Eldur Olafsson

The mining company aims to make its strategic mineral exploration operations an industry showcase in Greenland and around the world. Shanny Basar reports.

While Greenland made headlines in 2019 when former US president Donald Trump said he wanted to buy the island, today the Danish territory is making news as a source of valuable strategic minerals, including copper, zinc and graphite.

To capitalise on Greenland’s mineral wealth, Canada-headquartered Amaroq Minerals is focused on identifying, acquiring, exploring and developing gold and strategic mineral assets. Its principal asset is a 100% interest in the Nalunaq Project, an advanced exploration stage property with an exploitation licence including the previously operating Nalunaq gold mine.

Eldur Olafsson, founder and CEO of Amaroq, launched the company in 2017 when there was very little investment in the mining industry. “When we started out in Greenland, we were going against the tide,” he says. “It has taken a long time for that tide to turn, but it is changing now that the world is facing a massive shock in supply.”

The supply of strategic and rare earth minerals needed for renewables technology is a recognised bottleneck for the transition from hydrocarbons, while the dominance of Russia and China in this area is also seen as a growing threat. As Mr Olafsson says: “If you don’t have enough minerals, you can’t become green.”

Market listing

The main stock markets for junior mining companies are in Toronto, Sydney and London. Toronto has a higher uptake of pure exploration companies, whereas London wants cash flow to support exploration and dividends, says Mr Olafsson. He adds: “In 2017, when we listed in Canada, we weren’t ready for London.  But by 2020, we were ready to start our first project, Nalunaq.”

Amaroq started trading on Nasdaq First North Growth Market Iceland on November 1, 2022, and was the first mining company listed in Iceland. As a result of its previous listings in Canada and the UK, Mr Olafsson believes the process to list in Iceland was easier for Amaroq than for a company going through its first listing.

The company chose to work with two of the largest banks in Iceland, Arion Bank and Landsbankinn, for the listing primarily because they had shown interest in Greenland’s potential. “They did a very good job for us, and we managed to run a book that was oversubscribed in a very challenging market as this was the period when [then UK prime minister] Liz Truss was resigning,” he says.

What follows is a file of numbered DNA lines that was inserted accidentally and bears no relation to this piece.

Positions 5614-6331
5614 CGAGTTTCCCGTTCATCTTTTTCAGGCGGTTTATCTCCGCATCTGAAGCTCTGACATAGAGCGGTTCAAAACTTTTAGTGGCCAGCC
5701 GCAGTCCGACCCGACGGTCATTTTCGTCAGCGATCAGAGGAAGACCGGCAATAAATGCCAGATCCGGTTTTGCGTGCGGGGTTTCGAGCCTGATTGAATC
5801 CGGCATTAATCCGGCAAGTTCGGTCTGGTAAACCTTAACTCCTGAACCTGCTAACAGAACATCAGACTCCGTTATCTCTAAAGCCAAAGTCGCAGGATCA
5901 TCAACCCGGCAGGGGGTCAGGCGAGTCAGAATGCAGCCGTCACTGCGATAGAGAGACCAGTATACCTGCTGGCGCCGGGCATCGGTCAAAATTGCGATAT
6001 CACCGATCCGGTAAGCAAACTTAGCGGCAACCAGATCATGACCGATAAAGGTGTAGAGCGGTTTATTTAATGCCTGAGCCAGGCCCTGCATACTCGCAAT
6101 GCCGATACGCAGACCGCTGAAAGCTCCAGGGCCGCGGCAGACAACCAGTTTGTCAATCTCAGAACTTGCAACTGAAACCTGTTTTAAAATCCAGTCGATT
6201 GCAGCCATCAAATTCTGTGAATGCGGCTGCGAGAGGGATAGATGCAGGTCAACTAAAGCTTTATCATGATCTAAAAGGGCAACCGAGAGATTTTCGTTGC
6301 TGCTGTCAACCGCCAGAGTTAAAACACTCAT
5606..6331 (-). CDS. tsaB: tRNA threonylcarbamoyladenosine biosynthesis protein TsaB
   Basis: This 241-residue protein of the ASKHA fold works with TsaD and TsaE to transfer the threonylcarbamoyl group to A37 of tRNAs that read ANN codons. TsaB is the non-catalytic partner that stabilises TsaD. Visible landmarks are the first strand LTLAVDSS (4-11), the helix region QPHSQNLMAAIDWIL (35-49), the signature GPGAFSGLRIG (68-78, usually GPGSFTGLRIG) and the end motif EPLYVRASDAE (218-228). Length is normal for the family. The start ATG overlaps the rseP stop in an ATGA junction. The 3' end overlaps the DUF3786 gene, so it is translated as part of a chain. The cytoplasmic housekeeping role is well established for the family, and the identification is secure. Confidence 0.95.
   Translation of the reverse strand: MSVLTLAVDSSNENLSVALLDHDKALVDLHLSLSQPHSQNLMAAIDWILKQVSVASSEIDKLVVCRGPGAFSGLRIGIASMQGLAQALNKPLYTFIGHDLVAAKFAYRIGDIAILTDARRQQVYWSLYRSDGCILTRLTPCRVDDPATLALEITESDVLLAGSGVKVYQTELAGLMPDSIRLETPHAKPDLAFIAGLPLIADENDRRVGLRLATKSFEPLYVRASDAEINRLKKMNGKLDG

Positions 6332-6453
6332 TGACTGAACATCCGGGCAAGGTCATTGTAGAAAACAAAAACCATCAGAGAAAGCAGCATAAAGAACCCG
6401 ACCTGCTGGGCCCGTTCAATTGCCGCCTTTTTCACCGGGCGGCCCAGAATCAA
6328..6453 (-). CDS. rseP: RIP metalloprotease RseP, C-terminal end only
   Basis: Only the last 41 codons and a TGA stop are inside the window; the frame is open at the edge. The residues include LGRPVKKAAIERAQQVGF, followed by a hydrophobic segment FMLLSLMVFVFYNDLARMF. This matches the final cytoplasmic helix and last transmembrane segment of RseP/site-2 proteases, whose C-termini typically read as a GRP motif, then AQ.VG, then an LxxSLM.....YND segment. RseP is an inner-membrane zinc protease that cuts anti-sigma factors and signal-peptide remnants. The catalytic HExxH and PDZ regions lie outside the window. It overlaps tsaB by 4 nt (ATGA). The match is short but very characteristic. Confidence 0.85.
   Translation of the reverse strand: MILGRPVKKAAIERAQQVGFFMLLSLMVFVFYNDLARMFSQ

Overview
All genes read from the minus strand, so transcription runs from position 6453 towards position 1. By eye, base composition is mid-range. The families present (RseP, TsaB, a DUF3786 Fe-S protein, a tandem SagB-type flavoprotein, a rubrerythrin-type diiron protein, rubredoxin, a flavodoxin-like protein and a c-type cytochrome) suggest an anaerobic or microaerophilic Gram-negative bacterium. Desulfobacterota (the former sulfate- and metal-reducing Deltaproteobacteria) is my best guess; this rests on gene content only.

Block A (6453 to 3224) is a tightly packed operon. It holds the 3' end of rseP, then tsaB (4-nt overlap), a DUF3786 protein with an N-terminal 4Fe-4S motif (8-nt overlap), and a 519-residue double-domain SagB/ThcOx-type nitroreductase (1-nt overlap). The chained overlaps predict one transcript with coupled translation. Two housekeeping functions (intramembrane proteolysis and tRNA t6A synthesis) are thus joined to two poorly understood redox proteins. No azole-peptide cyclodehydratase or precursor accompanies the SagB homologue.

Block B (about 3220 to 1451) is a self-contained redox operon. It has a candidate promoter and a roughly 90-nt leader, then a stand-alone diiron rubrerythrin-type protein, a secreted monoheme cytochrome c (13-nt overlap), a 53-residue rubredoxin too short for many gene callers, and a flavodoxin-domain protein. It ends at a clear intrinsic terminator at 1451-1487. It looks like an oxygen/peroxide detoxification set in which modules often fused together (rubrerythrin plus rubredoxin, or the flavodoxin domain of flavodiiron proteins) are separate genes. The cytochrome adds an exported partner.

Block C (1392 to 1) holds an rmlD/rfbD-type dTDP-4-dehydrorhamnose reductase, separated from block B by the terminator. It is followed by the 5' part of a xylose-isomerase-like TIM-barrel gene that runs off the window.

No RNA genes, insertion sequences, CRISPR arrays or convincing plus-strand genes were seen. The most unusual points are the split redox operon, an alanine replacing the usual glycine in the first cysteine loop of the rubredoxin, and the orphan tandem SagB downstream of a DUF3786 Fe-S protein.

At the same time, Amaroq completed an accelerated bookbuild in both Iceland and the UK, raising £15m in each country. Mr Olafsson says most of the investors in Iceland were family offices, because the bookbuilding required quick answers. He believes that Amaroq could still gain many shareholders from pension and mutual funds.

New financing

In June 2022, before the new listing and the share sales, Amaroq announced a non-binding term sheet with resource investor Acam for an £18m private investment to acquire 49% of a joint venture (JV) to accelerate exploration across its significant strategic mineral prospects. Amaroq wanted the market to know the heads of terms with Acam before the listing, and successfully raising capital finalised the deal conditions.

The JV was formed because Amaroq was initially launched to create a gold mine when it was called AEX Gold; the company changed its name last year as the majority of its licences now cover strategic minerals.

to transition to renewables you need to invest in strategic minerals

Mr Olafsson describes Amaroq as a growth company with a focus of getting the first mine into cash flow, which will serve as a base to help explore four to five areas. It aims to start operating its first mine this year and hopes to be cash-flow-positive within the next three years.

In March, Amaroq announced it had signed non-binding term sheets for a $49.5m senior secured debt financing package, to bring forward production at Nalunaq, including an $18.5m revolving credit facility with Icelandic banks Landsbankinn and Fossar Investment Bank. Alongside the financing, Amaroq said it intends to explore the possibility of a main market listing on Iceland’s Nasdaq Exchange in due course.


Mr Olafsson acknowledges that mining has been an underperforming investment for most portfolios in the past decade, so investor exposure to the sector is very low. In addition, many mines around the world have legacy issues as they are old and were built to different environmental standards, some of which are now unacceptable.

“I can see that the situation is improving and the largest funds around the world are now looking at mining, and understanding that to transition to renewables you need to invest in strategic minerals,” he adds.

In order to overcome investors’ environmental, social and governance concerns, Amaroq wanted to operate using the best practices in the mining industry. Mr Olafsson aims to make Nalunaq a mining showcase both in Greenland and around the world. “People need to understand where these minerals come from and how they are mined,” he says.

Amaroq’s long-term strategy involves building clean energy infrastructure, which will remain in Greenland over the long term, and the company has also started to plant forests to promote habitat expansion for local wildlife.


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